Following the trend of harsh criticisms of the 2009 Budget by the non-government MPs on Monday, PNCR-1G Leader Robert Corbin yesterday continued the pattern, calling the Budget “disappointing” since it failed to address many of the concerns of the country’s citizens.
During his almost two-hour presentation, which interestingly began with several of the PPP/C front benchers absent including Finance Minister Ashni Singh, Corbin outlined several reforms that he said needed to be implemented. Corbin said that in spite of this year’s budget “Working Together – Reinforcing Resilience” not enough consultation was done and this was one factor that made the budget disappointing.
Value Added Tax
The Opposition Leader called for a re-arrangement in the financial priorities so as to bring relief to the workers. Consequently, in addition to an increase in salaries, Corbin urged that VAT be reduced from 16 percent to 8 percent.
Later on Labour Minister Manzoor Nadir told the National Assembly, that the introduction of VAT at the expense of the 30% Consumption tax was the single largest tax cut in the country’s history. He said that this had led to in excess of 400 items including furniture, refrigerators being reduced and in addition to this, he said that the government had subsequently decided to zero-rate several items.
Berbice Bridge tariff
Meanwhile Corbin also called for a review of the high tariffs currently charged to cross the Berbice Bridge and said that they were placing undue financial strain on persons who used the bridge. According to the Opposition Leader, he has received complaints from parents whose children have to use the bridge to attend school. He said that these students now had to pay $500 dollars to use public transportation to make a one way trip across the bridge. The Opposition Leader urged that the Bridge be brought under the supervision of the Public Utilities Commission.
Nadir, during his presentation, criticised Corbin for his negativity towards the Berbice bridge, and stated that the bridge was a welcome development for Guyanese especially businesspersons since it gave them easier access to new markets.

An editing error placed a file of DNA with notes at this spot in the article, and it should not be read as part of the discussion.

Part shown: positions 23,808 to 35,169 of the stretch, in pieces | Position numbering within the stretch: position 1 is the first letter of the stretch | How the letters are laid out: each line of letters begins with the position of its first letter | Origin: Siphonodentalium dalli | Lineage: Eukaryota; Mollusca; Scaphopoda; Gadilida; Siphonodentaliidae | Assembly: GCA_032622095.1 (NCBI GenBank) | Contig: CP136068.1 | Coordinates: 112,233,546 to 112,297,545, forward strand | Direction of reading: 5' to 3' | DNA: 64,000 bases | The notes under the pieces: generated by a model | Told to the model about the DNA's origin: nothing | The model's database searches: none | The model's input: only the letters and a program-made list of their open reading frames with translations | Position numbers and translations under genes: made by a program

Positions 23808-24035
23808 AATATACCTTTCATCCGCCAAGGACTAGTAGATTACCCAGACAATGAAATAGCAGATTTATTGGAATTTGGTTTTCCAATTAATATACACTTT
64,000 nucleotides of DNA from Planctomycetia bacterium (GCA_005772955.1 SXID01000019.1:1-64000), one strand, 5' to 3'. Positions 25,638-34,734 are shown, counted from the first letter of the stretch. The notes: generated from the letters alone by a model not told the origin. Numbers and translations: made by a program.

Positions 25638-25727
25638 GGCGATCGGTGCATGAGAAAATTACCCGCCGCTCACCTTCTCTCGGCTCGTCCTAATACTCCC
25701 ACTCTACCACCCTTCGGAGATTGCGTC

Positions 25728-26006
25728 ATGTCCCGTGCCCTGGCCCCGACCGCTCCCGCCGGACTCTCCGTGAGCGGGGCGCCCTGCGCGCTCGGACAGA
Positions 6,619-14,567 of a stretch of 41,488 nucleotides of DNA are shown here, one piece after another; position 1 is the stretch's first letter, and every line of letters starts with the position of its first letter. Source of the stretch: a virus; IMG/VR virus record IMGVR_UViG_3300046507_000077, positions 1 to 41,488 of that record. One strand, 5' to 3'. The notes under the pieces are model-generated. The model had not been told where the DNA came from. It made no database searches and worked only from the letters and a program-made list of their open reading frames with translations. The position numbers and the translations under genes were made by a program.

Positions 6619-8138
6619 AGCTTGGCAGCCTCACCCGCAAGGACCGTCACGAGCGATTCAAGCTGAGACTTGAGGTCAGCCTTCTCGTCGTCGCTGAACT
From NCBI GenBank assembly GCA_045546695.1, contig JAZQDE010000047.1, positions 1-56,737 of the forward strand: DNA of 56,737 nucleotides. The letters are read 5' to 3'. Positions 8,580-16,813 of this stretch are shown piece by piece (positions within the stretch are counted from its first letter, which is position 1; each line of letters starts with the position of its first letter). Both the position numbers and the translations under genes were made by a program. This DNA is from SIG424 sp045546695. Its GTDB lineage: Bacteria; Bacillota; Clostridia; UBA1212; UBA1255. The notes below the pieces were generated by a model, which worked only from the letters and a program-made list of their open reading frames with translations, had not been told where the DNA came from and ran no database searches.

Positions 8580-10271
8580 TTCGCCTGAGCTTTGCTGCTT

Corbin meanwhile also questioned the recent post-flood relief efforts of the government. He said that several farmers along the East Coast of Demerara and in other areas needed more than a “few seeds and chickens” since many had lost substantially during the flood.
Meanwhile the Opposition Leader urged the government to enter serious dialogue with the Trades Union Congress and for it to restore subventions to the Critchlow Labour College. Corbin highlighted the importance of the College as an educational institutional and urged that subventions be restored, while also calling for careful auditing of the finances supplied to this institution.
In response, the Labour Minister said that the Government was working towards putting things in order as it related to the college.
He said that there was some concern with how the money channelled was being used and suggested that there were questions as to how some of the people who were on the payroll of the institution were on that list. Nadir emphasized that the government was determined to ensure that the college was functioning and that its role was clearly defined.
The Labour Minister said that he was optimistic that the country would not only achieve but that it would surpass this year’s budget predictions. He said that although the budget was the largest in the country’s history, the Finance Minister had demonstrated extreme conservatism in several of his projections.
The PNCR-1G leader once again issued calls for shared governance saying that his government was willing to begin dialogue on this matter as soon as possible. Corbin also called for the installing of an Integrity Commission that would enjoy the confidence of all Guyanese as well as a properly appointed Ethnic Relations Commission. He also urged that the Public Procurement Commission be established.